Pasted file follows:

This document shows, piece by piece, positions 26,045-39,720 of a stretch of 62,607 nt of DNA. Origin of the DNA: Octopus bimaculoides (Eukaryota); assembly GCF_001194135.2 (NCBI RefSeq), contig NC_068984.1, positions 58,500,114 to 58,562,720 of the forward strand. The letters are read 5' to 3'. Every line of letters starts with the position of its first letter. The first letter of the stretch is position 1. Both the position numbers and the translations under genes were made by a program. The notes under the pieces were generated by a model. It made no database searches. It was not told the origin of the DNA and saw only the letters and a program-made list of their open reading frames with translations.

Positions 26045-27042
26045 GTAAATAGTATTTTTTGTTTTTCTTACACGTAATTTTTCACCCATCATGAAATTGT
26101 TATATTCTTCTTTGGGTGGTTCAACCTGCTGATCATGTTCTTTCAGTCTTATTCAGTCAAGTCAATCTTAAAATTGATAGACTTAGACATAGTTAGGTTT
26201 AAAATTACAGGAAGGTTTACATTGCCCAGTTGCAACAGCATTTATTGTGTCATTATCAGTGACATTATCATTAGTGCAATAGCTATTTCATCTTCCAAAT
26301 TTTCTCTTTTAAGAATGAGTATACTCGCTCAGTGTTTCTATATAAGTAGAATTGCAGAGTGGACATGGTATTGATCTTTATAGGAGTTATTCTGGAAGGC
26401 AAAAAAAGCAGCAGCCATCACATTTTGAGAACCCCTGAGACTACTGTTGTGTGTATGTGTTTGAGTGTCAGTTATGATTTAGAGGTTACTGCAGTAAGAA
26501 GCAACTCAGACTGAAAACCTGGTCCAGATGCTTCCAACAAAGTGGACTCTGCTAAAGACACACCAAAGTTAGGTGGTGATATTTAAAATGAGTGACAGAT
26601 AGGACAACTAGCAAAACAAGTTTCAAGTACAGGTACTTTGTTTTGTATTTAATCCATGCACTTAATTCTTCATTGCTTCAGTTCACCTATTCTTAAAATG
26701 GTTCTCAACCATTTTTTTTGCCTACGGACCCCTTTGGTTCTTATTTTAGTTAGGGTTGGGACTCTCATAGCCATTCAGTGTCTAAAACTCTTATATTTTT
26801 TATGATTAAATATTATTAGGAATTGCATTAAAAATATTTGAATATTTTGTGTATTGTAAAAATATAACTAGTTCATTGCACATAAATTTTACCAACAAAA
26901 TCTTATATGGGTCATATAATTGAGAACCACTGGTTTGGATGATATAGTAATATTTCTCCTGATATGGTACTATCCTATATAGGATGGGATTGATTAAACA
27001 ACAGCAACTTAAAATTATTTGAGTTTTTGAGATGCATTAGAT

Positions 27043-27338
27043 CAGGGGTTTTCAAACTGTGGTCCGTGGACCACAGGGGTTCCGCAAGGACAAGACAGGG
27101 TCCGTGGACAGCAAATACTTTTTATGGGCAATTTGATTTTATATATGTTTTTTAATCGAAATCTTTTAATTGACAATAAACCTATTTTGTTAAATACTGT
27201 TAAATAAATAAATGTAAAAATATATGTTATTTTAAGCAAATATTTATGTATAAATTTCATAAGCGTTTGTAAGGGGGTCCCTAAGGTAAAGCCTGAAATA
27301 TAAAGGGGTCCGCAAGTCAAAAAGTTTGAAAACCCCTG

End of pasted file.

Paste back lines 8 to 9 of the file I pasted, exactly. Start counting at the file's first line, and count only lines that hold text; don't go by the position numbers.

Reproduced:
26501 GCAACTCAGACTGAAAACCTGGTCCAGATGCTTCCAACAAAGTGGACTCTGCTAAAGACACACCAAAGTTAGGTGGTGATATTTAAAATGAGTGACAGAT
26601 AGGACAACTAGCAAAACAAGTTTCAAGTACAGGTACTTTGTTTTGTATTTAATCCATGCACTTAATTCTTCATTGCTTCAGTTCACCTATTCTTAAAATG